Review: Above by Isla Morley

Title: Above
Author: Isla Morley
Publish Date: March 4th, 2014
Publisher: Gallery Books
Genre: Post Apocalyptic
Book Link: Goodreads
Pre-Order Link:

Synopsis from Goodreads:
In the bestselling vein of Room and The Lovely Bones, a stunning and harrowing novel about a Kansas teenager who is abducted and locked away in an abandoned missile silo by a survivalist who believes he is saving her from the impending destruction of the world.

Blythe focuses on finding a way to escape until she discovers that she also has to deal with crushing loneliness, the terrifying madness of her captor, and the persistent temptation to give up. Nothing, however, prepares her for the burden of having to raising a child in confinement.

Out of fear, she pushes aside the truth about a world her son may never see for a myth that just might give meaning to his life underground. But when fate intervenes, Blythe and her son manage to re-emerge, only to find themselves in a world even more terrifying than the one they left behind.

Riveting and unforgettable, Above is a beautifully written and compelling tale of survival, resilience, and hope.

Disclaimer: I received this e-ARC from NetGalley in exchange for my honest review.

The concept was a really interesting one, and one that I do enjoy more often than not. However the execution was poor and it ended up being a book that I dreaded picking up. I hate saying that but it just let me down in a big way.

Dobbs works in the library that sixteen year old Blythe visits. When he appears in his truck driving along a dirt road alongside Blythe,she thinks nothing of it. Until she accepts his offer of a ride. From that moment on everything changes.

Soon she’s being forced to shower and shave…every part of her body. Soon she’s forced to lay with him intimately.Soon after that come children. Then years pass, some quickly, some agonizingly slow. Until one day she seizes an opportunity to get herself and her son out of there.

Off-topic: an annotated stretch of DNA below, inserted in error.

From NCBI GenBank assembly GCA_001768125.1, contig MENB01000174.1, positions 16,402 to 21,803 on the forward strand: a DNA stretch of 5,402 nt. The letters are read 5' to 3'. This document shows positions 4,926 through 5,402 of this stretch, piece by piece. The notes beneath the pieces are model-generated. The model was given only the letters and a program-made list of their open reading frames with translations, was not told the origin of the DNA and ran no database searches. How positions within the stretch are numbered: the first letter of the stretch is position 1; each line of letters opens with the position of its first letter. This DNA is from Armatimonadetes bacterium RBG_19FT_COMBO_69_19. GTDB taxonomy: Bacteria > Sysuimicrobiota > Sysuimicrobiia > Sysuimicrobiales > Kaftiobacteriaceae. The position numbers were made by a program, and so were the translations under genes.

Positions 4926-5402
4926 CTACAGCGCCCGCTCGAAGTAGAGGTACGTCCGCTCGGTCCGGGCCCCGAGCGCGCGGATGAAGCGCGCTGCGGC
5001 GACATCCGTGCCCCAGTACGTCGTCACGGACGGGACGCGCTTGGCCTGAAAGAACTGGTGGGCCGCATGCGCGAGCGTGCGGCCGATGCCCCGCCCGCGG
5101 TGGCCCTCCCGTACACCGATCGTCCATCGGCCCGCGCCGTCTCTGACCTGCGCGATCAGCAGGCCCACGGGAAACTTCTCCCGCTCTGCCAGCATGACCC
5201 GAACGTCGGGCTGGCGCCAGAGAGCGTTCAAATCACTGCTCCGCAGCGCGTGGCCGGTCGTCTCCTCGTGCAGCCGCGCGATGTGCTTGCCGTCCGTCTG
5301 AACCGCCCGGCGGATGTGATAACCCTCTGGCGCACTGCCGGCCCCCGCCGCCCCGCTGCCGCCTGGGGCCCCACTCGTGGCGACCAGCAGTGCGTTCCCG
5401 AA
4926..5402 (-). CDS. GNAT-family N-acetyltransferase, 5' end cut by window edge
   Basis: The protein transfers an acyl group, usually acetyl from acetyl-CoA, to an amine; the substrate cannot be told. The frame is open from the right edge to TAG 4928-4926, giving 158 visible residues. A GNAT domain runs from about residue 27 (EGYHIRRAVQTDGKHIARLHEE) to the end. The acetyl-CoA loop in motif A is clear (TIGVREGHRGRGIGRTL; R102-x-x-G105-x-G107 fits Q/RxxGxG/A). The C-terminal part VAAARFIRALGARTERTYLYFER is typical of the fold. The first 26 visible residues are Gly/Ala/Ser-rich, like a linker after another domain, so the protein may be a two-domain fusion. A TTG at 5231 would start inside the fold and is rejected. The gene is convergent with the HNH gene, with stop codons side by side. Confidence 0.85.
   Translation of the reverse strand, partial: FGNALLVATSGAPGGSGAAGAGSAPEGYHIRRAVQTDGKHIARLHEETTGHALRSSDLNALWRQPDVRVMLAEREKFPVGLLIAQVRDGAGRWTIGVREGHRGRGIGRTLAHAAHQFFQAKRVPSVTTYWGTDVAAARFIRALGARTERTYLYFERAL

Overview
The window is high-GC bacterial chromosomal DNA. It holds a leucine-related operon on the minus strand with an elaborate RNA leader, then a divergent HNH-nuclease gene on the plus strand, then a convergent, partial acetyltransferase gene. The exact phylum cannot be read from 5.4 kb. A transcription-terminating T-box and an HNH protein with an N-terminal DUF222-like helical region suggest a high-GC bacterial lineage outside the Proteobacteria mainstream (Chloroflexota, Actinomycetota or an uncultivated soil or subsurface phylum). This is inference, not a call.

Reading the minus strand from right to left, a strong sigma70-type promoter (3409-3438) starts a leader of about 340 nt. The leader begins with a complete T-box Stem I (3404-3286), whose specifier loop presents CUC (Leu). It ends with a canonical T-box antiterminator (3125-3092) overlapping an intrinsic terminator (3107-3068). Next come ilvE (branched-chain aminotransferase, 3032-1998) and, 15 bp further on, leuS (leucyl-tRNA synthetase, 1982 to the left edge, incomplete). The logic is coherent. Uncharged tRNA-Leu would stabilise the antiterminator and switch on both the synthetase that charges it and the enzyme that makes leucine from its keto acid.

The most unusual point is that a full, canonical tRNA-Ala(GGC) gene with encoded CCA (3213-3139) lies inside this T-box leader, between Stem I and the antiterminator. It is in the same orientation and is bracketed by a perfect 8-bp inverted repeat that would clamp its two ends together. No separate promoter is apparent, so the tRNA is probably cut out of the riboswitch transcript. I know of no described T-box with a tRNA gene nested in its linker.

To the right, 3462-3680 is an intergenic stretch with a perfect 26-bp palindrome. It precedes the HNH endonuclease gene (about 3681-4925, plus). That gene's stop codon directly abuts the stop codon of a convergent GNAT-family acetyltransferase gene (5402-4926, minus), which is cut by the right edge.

Things aren’t the same as they were when she was taken into the silo many years ago. Where houses once sat, now there is empty and barren roads. There’s suspicion surrounding her and her son and all Blythe wants is to find her family.  

Dobbs was a creepy guy from the very beginning and that didn’t surprise me at all. Men that do this stuff are often unattractive and creepy. That’s why they abduct female teenagers. They hope that those girls understand their belief that they are trying to save them. Men like this also feel more attractive when they have a pretty young female under their grasp.

I tried my hardest to feel sympathy for Blythe but I just couldn’t. It didn’t make sense to me why she would accept his offer of a ride. He’s a freaking stranger! I don’t care how small the town was, Blythe still didn’t know him. And his excuse that her brother was in an accident and he was supposed to fetch her? I call BS on that. That is an excuse that abductors use all the time.

Most of the book was a big fat bore-fest. The end of it got really far-fetched and I couldn’t buy it at all. Too many characters were in the last 30% of it and I got confused and bored.The synopsis calls this book riveting and unforgettable? Um no, it was boring and predictable and for me, very easily forgettable. This book is getting 1.5 stars from me.

Review: Knowing Jack by Rachel Curtis

Book Title: Knowing Jack
Author: Rachel Curtis
Release Date: January 17th, 2014
Publisher: Rachel Curtis
Genre: NA/Romance
Series: Book 1
Book Link: Goodreads
Pre-Order Link: none yet